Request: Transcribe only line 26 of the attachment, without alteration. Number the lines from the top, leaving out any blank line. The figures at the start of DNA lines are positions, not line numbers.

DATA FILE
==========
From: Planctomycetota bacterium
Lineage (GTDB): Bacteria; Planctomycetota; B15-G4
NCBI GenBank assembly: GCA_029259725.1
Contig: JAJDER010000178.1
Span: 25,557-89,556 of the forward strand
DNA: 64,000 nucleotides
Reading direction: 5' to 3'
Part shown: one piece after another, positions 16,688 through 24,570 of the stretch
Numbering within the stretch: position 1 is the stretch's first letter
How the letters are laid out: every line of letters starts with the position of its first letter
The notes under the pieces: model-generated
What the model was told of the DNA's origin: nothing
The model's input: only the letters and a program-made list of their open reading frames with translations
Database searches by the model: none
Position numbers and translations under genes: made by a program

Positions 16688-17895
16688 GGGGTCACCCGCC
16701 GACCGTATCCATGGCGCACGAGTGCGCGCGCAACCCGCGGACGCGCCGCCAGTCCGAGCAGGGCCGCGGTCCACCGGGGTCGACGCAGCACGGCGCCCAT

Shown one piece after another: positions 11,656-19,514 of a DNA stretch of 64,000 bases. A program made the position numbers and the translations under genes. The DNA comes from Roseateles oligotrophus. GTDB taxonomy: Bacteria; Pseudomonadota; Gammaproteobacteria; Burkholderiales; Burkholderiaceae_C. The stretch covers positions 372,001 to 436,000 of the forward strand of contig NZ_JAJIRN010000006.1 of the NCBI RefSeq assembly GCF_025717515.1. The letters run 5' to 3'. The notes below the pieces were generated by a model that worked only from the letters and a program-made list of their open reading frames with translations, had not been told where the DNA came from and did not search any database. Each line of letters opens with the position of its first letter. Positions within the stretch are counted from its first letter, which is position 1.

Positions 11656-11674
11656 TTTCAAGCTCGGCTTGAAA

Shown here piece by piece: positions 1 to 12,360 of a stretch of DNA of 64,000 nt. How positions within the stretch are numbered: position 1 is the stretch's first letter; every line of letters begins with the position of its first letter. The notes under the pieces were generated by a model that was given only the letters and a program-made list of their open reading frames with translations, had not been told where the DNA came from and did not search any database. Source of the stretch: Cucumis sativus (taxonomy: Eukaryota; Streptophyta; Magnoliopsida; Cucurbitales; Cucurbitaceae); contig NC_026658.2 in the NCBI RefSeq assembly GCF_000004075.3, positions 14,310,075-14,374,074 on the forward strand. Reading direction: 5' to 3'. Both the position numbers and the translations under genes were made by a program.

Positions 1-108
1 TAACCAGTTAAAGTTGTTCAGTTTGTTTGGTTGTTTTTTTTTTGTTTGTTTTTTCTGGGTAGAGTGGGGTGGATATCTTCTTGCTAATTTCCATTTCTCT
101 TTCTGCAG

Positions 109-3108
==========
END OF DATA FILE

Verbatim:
Positions 109-3108